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John Watson The Pragmatic Enthusiast

Here are my initial impressions on the released version of VS2005. I attended PDC 03 and played with both Longhorn and Whidbey but as time went on I found it hard to keep up with the releases and all the nuances of the near "black magic" it seemed it took to get the CTPs, betas, and release candidates installed correctly and working. Being on a full-time project with deadlines and trying to develop a software product on the side meant I had to be careful about my focus.


Having worked with SQL since 6.5 and all versions of .NET and Visual Studio, I knew I wanted to install SQL 2005 first. My test environment was a Windows XP SP1a Virtual PC image I had saved off as a baseline (hadn't gotten around to making an SP2 one). First thing I did was install SP2 and reboot to ensure a clean foundation. I tried installing SQL and received an error 193 while trying to install .NET Framework 2.0. Since it was Thursday evening, there was little to find online for help with either Google or MSDN searching (still too soon?). I then found that the .NET Framework 2.0 Redistributable was now available so I installed that and tried SQL 2005 again. Same error. At this point, I gave up on SQL 2005 since I was initially interested in VS 2005. The VS2005 install went smoothly including SQL Express.

First Surprises

I confess that I hadn't had time to pay much attention to SQL 2005 so when I went looking around for an Enterprise Manager type of application I was surprised to find nothing. Also, I had stepped back from the beta stuff before the express editions came out so I hadn't tried or followed anything with them. A little hunting around lead me to the VS Express Editions page where I learned there's something called "XM" for Express Manager (a 'lite' version of Enterprise Manager) but it wasn't ready yet. Since I had an existing VS 2003 application with a database I first needed to figure out how to get it brought over.

Setting Up A Database

I found out you can use a new command window utility called 'sqlcmd' which gives you a command line interface. Having worked with Oracle's Server Manager for years as well as DB2, I wasn't too worried. Interesting side note, Oracle finally removed SvrMgr in version 8 forcing people to use the newer Java-based graphical UI which some complained about. Now we find Microsoft which has always had Enterprise Manager since 6.5 (earlier?) is now introducing a command environment. Since we use a database project, I tried to update the connection but couldn't get it to work. I finally resorted to using sqlcmd to create an empty database. With a little poking around I found the default instance is referenced via '.\SQLExpress' so you launch it with 'sqlcmd -S .\SQLExpress'. Note that the -S is case sensitive so if you use a lowercase -s it'll hang for a long while before it finally returns an error. Upon successful connection, you'll receive a cryptic '1>' prompt so if this is your first time, don't be alarmed. Just start issuing T-SQL commands. Here's one I used to create an empty database:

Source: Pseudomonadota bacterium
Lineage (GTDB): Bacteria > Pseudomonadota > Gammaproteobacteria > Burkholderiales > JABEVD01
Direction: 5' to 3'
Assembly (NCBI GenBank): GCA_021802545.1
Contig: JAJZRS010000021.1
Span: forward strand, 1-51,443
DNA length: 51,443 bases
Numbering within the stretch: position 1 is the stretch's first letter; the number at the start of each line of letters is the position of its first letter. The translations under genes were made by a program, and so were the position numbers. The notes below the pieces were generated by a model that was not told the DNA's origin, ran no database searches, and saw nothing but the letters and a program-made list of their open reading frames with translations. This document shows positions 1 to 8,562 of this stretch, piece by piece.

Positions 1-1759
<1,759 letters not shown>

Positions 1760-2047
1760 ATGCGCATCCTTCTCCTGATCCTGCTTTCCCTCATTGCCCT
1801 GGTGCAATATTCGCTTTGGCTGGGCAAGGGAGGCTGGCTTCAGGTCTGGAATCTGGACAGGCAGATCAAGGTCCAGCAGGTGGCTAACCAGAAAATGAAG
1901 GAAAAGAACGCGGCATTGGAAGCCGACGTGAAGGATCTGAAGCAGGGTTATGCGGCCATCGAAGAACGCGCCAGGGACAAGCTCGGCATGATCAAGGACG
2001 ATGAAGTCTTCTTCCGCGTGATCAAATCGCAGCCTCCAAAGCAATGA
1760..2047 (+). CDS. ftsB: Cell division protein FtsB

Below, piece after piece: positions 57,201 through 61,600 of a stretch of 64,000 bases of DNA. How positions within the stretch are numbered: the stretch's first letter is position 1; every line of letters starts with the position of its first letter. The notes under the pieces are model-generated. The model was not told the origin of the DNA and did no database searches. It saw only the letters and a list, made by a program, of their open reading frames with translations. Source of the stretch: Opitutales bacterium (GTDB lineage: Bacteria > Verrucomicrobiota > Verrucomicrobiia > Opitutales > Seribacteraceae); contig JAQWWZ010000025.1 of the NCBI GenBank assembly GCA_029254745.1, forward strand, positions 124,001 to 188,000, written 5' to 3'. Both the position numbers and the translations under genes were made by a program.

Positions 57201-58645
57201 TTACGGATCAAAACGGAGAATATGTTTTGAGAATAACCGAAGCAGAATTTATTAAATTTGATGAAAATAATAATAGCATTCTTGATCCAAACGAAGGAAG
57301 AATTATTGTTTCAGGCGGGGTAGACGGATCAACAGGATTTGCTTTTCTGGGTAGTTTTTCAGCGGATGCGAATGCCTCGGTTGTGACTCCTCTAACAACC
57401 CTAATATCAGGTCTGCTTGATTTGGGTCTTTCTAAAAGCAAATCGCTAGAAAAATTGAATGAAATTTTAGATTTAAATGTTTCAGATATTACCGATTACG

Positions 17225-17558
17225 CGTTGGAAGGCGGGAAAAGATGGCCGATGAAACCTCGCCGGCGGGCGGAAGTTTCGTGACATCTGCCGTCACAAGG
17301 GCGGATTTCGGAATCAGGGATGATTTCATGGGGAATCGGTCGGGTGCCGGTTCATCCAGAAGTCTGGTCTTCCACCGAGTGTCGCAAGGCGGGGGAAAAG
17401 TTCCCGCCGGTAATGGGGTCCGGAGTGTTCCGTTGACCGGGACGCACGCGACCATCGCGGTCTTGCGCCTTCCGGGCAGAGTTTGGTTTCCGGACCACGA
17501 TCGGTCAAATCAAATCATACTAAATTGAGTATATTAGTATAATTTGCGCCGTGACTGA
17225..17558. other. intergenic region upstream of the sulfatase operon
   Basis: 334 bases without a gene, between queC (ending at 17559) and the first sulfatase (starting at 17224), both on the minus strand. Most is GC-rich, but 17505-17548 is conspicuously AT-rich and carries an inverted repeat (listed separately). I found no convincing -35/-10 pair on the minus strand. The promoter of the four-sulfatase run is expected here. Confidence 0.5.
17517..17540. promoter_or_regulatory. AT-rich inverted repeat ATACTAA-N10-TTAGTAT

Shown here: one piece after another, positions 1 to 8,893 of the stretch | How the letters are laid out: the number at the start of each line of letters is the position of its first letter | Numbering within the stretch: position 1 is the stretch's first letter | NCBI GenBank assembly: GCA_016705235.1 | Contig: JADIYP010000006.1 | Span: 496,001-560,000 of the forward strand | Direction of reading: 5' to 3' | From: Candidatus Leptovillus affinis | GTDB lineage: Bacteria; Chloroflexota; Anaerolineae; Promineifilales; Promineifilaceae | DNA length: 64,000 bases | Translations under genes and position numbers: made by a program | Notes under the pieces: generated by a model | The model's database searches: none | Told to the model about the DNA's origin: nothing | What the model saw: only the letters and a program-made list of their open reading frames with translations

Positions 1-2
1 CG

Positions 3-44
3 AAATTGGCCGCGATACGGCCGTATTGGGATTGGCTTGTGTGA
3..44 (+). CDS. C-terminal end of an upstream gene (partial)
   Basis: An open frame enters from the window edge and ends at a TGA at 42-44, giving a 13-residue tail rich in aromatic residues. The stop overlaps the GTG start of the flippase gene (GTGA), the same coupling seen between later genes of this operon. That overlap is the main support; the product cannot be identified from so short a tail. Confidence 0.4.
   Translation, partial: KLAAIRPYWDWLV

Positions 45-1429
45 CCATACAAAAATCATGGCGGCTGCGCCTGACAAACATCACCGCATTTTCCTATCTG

USE [master]
( FILENAME = N'C:\Program Files\Microsoft SQL Server\MSSQL.1\MSSQL\Data\ComposerDb.mdf' ),
( FILENAME = N'C:\Program Files\Microsoft SQL Server\MSSQL.1\MSSQL\Data\ComposerDb.ldf' )

After that, I deleted the connection in the database project, created a new one using the "new" server name in place of (local) and was able to run our scripts to create the tables, views, and stored procedures without a hitch. Skipping ahead, when I tried to run the web service project, I received a security error - unable to connect. Not a problem, I forgot to grant the ASPNET account (for XP w/ IIS 5.1) permission. Back to the sqlcmd window for a CREATE LOGIN using the example in the online help. However, at this point I became stuck. I couldn't seem to get a CREATE USER to work so I couldn't get the ASPNET user into the new database. After a lot of hunting on MSDN newsgroups, and Google searches, I finally gave up and tried installing just the client tools for SQL 2005. It went without a hitch although it took a long time to run. When it was finished, I could launch the new Enterprise Manager (it recognized the SQLExpress instance) and was able to add the ASPNET user to the database. Finally the web service test page came up and I was off and running.

Project Conversions

In between the above SQL bumps, I opened my existing VS2003 solution and the conversion wizards worked great. When all was done I had the following projects converted: a data access layer, a business model layer, two business model factories (direct connection and web service interface), a web service layer, and an admin UI. We were using NUnit for our tests and I needed to install it. I had dated 8/8/2004 and when I ran the MSI it complained that it needed .NET Framework version 2.0.40607. Since it didn't like the RTM version, I opted to simply copy my existing implementation from my VS 2003 machine and followed the instructions for manual registering.


The VS2005 installation and conversions of the existing projects went extremely smoothly and I'm very pleased with the quality and the experience. The SQL 2005 (Express and Standard) I think is due to just being early. If I had invested time with the betas and CTPs it no doubt would've been a no-brainer. I'm sure that as weeks go by, more and more information will be published and answers to any questions will be easy to come by. Having a graphical admin tool such as Express Manager will go a long way to curing any hiccups.

Posted on Sunday, October 30, 2005 5:37 PM .NET | Back to top

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